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Intersection: Johnny Reb's New Life At Greenwood Cemetery

Johnny Reb. Photo: Matthew Peddie, WMFE
Johnny Reb. Photo: Matthew Peddie, WMFE

The arrival of a statue in Greenwood Cemetery has sparked new interest in the cemetery's Confederate section. 'Johnny Reb,' a memorial to the Confederate war dead was relocated to Greenwood Cemetery last year from Lake Eola .

Items have been buried under the  statue to represent Orlando's past and present.

"He needed to contain the history of what he came from," says Greenwood Sexton Don Price.

Copies were made of Confederate money, a flag and a newspaper from the original capsule to represent the past. A newspaper explaining the statue's relocation, an American flag, a new City of Orlando flag and a pride flag to represent the city's present.

"The city kind of wanted to leave the history of the original and bring us up to date of what Orlando is today," Price says.

Initially there were protests against moving the statue, but Price says the community's reaction to Johnny Reb's new location has "been positive."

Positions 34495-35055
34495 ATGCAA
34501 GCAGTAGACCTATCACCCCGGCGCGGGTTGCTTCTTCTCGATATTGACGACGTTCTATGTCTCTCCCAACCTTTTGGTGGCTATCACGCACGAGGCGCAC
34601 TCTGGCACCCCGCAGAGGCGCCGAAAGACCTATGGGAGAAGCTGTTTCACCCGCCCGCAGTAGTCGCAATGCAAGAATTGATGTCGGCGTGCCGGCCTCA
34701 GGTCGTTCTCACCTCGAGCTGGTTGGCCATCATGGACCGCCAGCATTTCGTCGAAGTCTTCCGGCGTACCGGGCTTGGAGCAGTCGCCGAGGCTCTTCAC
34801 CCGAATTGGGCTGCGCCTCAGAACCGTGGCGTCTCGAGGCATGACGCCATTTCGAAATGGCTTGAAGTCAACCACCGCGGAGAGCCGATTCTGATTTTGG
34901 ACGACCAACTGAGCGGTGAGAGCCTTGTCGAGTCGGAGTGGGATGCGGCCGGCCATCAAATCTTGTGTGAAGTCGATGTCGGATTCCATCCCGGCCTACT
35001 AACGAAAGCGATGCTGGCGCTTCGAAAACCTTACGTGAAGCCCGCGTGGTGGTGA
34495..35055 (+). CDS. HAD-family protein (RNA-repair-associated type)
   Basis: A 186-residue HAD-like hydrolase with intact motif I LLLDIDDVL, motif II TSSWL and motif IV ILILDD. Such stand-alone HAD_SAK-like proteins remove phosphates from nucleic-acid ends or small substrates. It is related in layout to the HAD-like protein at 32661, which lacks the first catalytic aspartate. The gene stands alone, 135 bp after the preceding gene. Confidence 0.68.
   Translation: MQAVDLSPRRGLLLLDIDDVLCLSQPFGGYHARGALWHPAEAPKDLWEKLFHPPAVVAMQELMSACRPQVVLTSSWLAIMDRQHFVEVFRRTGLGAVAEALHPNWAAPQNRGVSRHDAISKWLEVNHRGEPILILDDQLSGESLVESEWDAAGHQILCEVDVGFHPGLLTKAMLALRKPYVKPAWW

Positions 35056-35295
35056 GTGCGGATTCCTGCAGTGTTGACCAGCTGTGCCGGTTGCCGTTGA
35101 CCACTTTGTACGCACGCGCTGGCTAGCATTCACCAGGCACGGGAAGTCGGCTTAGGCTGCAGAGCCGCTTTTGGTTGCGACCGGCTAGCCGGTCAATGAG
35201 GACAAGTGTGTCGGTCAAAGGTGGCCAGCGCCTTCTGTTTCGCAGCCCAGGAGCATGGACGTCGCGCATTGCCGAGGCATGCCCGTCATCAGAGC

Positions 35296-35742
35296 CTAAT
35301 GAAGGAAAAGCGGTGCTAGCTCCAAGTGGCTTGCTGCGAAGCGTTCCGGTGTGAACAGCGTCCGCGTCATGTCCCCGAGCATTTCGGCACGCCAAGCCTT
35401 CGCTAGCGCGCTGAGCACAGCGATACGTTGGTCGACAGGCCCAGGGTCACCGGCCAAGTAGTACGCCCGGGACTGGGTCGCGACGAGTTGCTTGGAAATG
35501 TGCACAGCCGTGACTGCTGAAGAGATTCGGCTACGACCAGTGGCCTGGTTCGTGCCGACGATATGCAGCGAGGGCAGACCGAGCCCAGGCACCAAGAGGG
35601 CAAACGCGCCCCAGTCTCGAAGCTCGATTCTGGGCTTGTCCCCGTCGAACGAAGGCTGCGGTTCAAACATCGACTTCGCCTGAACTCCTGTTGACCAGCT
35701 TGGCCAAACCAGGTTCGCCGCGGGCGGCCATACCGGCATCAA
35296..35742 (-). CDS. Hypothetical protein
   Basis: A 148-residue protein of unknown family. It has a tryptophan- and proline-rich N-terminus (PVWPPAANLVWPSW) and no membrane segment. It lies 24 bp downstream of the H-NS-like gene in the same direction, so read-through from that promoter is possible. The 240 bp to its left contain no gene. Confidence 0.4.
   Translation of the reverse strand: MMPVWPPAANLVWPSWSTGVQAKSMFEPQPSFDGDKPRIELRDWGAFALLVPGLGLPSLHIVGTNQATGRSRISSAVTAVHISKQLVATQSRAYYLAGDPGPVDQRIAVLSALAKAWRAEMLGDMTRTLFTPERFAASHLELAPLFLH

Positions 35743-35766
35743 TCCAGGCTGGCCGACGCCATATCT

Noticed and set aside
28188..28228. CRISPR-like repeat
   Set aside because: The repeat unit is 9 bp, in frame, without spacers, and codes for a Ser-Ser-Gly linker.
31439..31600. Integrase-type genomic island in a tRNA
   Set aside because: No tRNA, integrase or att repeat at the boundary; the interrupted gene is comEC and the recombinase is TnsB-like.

"We have more people that have taken ownership of that statue. The area has been raked. We get a lot of visitors out there now that before at Lake Eola, a lot of people didn't even know it existed," Price said.

Sections of the cemetery are dedicated to Confederate, Union, World War I and even the Pulse tragedy. 49 Tabebuia trees were donated to honor the victims.

"They're all around the cemetery and it's amazing that what it brought. We call them the Pulse trees and you can see them throughout the cemetery not just in that one section," Price said.

Tours of Greenwood have become very popular. Price says it's because "a lot of people in Orlando aren't from here."

"It's a chance for them to learn who the Bumbys are and who the Robinsons were and why we got our lakes named like this and how we became The City Beautiful," Price says.

"All of this is in a concentrated thing where you can make the connection between the headstone or the people in the story."